This past weekend, my father-in-law asked what I’m reading. I expected the question since both my in-laws are readers, and unfortunately I didn’t have a great answer. “Well, I just finished a book I started a year ago,” I told him. It’s true; I started a book months ago, then put it down, and just picked it up and finished it last week. I have three others that are half read. It’s almost embarrassing—I come from a family of readers, for goodness’ sake—but frankly, after reading and writing at work all day, I don’t necessarily want to come home and read more. Plus, most of what I do read isn’t in book form. It’s news articles or other blogs. So when people ask if I’ve heard of so-and-so-author or such-and-such-writer, many times I haven’t. (It feels good to confess that.)

3. I always know what to say.

If you’ve ever gotten a birthday, wedding, anniversary, congratulations, thank you, get well soon, Christmas or sympathy card from me and Pete, I probably wrote it. I’ll set the scene: I’m sitting at my desk one evening, pen poised over a card, trying to figure out what to write. “What should I say?” I ask Pete. “You’re the writer,” he says. Sometimes the words flow, and sometimes they don’t.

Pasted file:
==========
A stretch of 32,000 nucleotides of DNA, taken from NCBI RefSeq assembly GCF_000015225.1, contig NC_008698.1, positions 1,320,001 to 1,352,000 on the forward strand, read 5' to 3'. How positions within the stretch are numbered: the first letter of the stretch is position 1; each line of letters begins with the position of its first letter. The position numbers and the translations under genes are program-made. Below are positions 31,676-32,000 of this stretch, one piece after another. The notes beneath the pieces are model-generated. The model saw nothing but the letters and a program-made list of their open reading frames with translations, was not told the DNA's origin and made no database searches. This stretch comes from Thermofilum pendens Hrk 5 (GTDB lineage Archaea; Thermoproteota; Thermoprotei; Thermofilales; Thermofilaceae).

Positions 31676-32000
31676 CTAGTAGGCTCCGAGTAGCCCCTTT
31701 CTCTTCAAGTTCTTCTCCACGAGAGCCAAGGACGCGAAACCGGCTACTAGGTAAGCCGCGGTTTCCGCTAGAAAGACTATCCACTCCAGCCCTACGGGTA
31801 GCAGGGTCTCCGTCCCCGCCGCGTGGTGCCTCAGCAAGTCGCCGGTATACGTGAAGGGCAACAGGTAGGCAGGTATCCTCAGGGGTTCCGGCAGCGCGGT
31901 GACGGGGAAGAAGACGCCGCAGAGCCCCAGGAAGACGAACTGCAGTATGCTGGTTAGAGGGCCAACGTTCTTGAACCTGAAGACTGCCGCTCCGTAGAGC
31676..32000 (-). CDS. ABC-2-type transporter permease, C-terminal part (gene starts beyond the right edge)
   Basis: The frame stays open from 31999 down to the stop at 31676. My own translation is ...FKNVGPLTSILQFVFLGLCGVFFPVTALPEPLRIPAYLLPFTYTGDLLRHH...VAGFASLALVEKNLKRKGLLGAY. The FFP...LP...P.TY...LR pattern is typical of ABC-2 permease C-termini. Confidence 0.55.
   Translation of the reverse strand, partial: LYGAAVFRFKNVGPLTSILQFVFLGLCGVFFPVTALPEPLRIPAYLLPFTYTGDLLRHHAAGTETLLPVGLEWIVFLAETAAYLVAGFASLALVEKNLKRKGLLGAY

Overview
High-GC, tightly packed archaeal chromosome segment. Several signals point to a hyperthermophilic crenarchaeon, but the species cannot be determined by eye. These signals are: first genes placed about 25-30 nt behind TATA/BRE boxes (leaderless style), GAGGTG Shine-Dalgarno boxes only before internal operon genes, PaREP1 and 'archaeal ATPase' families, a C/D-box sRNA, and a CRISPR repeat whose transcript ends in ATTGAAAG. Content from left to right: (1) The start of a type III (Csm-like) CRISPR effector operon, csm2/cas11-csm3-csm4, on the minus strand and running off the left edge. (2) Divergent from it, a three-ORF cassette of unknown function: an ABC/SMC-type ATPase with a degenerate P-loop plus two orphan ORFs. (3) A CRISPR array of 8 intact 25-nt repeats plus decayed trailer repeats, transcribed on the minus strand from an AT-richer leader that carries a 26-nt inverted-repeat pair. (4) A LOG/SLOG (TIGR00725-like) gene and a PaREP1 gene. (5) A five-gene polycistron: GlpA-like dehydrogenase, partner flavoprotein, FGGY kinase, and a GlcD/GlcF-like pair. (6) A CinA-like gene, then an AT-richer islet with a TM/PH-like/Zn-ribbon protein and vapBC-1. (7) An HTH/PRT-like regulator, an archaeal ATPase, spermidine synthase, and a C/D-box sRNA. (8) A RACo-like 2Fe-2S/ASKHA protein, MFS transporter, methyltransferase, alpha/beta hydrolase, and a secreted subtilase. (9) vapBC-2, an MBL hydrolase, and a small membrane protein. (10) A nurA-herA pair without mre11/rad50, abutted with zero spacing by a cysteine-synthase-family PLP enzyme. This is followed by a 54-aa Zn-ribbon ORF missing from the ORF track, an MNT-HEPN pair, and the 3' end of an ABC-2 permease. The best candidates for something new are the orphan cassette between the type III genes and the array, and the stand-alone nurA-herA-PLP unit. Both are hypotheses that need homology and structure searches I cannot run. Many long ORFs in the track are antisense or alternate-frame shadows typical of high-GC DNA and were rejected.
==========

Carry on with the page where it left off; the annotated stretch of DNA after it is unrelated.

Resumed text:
4. I’m making a mental note of your grammar errors.

OK, this one is true. I’m constantly finding spelling and grammar errors in everything from menus, posters and pamphlets, to magazines, books and billboards. You can afford a billboard but can’t have someone run the words through spell-check first? I admit I do the same with emails, Facebook posts and blogs. Sometimes even texts, although I’m more lenient on those given the quick nature of communication. I know not everyone cares about misspelled words and comma abuse like I do, but at least proofread. Poor Pete has to hear my corrections all the time: “They misspelled ‘marshmallow’ on the dessert menu.” … “This ad needs a comma.” … “The church bulletin should’ve lowercased ‘director’ in this context.” I can’t help it; they jump out at me. The worst, though, is when I make a mistake myself. (Yes, it happens.) I once caught a spelling error on this blog from two years earlier and immediately changed it, completely horrified.

5. I’ll gladly read your résumé.

This one is actually true, too, with a small caveat. When people need a résumé proofed, a letter edited or a recommendation written, they often come to me. And I like that. In fact, I do the same thing but in different ways; I go to my crafty friend for help with projects, I go to Pete with help fixing stuff, and so on. When people come to me with something to proof or edit, it says to me, “You know what you’re doing, and I trust you to do a good job.” I take it as a compliment, and I thoroughly enjoy trying to make the letter/email/whatever else sound better. What’s not so great is when the text in question has been sloppily put together, assuming I’ll fix it all. Not cool. I may be a writer, but I have teacher-like tendencies and need some effort here.